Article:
Social media and student vehicle use spark long debate

By Mike Lange
Staff Writer

    GUILFORD — Is Facebook a valuable teaching tool or a waste of students’ time?
    If kids can ride snowmobiles to school, why can’t they bring ATV’s?

    These two questions prompted a lengthy discussion at the Oct. 4 meeting of SAD 4 as directors wrestled with two proposed changes in school policies.
    One proposal would eliminate this sentence from the Student Computer and Internet Rules policy: “Use of chat rooms, Internet Messenger, blogs, social networks, email systems rather than First Class or creating and posting personal websites is prohibited without direct supervision of a teacher.”
    Joe Chadbourne cited several other area school handbooks that had a similar provision and said he didn’t see any reason why SAD 4 should delete theirs. “I don’t see where it (social media) has any educational value. I see it as more of a distraction,” Chadbourne said.
    Niki Fortier said that she thought “long and hard” about the current policy because it’s hard to enforce because many students are using their smartphones to bypass the school’s Internet filtering system. “I think it’s hard for teachers to police the use of cellphones during school hours, but I think there is some way it can be done,” she said.
    Board Chair Cinthia Hoak told her colleagues to remember that “we’re dealing with a whole new generation. We didn’t grow up with this stuff. This is what they know and what they do. I could guess that most kids aren’t flunking at school because they’re using Facebook during class.”
    PCSS Principal John Keane pointed out that some employers not only encourage the use of Facebook “but require it. If we shut down Facebook, we shut down part of our educational process and the opportunity to teach what the proper use of it is.”
    One of the strongest proponents of eliminating the restriction was Bruce Priest, who described Facebook as a tool “and these kids need to know how to use as many tools as they can.” Priest added that as a business owner, “I want future engineers working for me. If I need them to research some kind of beam or something, they need to use that (Facebook) to contact somebody.”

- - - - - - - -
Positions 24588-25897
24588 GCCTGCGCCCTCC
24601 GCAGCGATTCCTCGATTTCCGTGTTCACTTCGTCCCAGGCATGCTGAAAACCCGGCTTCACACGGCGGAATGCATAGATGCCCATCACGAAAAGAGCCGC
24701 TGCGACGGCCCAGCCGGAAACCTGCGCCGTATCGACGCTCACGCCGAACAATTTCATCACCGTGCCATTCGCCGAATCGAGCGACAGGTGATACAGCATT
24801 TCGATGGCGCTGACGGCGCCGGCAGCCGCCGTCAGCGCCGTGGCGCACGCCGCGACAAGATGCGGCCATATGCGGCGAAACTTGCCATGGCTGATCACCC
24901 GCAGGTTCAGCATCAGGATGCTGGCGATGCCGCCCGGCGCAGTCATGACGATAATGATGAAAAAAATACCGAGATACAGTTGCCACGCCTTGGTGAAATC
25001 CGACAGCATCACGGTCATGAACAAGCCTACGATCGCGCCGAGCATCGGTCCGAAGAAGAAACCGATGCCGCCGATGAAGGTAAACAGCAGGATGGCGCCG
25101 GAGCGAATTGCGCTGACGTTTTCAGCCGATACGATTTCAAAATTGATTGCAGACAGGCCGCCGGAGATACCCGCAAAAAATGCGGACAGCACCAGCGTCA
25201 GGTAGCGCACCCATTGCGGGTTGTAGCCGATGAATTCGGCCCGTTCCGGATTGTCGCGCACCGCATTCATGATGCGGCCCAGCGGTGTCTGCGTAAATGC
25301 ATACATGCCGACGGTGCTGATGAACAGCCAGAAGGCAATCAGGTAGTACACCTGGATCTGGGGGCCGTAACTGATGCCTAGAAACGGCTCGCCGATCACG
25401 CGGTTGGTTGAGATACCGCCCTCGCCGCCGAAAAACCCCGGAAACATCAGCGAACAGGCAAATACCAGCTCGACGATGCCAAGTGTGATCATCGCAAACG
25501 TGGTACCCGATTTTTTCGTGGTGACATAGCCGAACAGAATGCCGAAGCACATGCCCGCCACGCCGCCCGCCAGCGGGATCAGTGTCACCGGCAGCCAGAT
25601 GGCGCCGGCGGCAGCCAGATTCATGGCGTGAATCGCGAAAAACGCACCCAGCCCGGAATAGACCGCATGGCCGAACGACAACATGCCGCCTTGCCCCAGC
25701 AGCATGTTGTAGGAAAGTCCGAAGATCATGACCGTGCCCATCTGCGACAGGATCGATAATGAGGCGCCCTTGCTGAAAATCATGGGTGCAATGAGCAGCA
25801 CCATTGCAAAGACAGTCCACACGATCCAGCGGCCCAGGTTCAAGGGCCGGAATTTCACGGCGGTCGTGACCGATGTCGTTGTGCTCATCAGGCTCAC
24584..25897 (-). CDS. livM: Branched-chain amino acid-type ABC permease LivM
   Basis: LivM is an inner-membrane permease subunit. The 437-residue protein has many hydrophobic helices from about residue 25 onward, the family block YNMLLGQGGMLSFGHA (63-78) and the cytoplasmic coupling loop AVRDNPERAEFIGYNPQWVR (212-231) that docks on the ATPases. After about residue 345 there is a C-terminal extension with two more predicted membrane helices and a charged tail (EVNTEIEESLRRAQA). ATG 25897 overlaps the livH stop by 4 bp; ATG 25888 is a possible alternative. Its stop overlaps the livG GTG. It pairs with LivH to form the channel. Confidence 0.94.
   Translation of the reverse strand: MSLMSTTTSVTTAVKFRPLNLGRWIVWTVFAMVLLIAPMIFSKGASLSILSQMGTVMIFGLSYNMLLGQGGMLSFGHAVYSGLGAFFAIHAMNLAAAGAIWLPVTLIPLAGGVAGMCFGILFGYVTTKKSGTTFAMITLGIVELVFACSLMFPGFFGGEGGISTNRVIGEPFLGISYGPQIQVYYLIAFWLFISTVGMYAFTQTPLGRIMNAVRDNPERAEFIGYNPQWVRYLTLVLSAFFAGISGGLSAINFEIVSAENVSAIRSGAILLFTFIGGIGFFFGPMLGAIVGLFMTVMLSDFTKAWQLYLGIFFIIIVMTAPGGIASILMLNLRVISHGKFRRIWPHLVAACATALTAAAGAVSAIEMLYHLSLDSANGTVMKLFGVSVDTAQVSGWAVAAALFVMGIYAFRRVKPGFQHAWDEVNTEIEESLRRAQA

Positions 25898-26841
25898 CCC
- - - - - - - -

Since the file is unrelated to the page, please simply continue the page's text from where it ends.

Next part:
But Chadbourne asked if there was any proof that using Facebook during the school days “was doing anything to improve our math or science scores. In my opinion: very little.”
    The proposed changes to the Student Automobile and Parking Policy would delete the sentence: “ATVs, dirt bikes or other off-road vehicles are not allowed on school grounds” and add “used according to school procedures” to the paragraph on parking regulations.
    The original ban on ATVs came about several years ago because of concerns over damage to the school grounds and athletic fields.
    Keane said that some confusion arose this year because the latest student handbook says that ATVs are allowed, which conflicts with the board policy. “There is a four-wheeler (ATV) trail that comes down near the Shell station and it’s close enough to the SAD 4 entrance that we could allow them to come in,” he said.
If the board changed the policy, Keane said that ATVs would be required to park in a designated area. “I’m neither for nor against the policy,” he added.
    Some directors were concerned about adding more types of vehicles to a sometimes-congested intersection, but Fortier said that existing policy already requires all vehicles to obey speed limits and other traffic laws. “They’d have to follow the rules of the road and park in a designated area,” she said.
    Both policies did pass the first reading and will be up for a vote at a later board meeting, traditionally held on the second Tuesday of the month.

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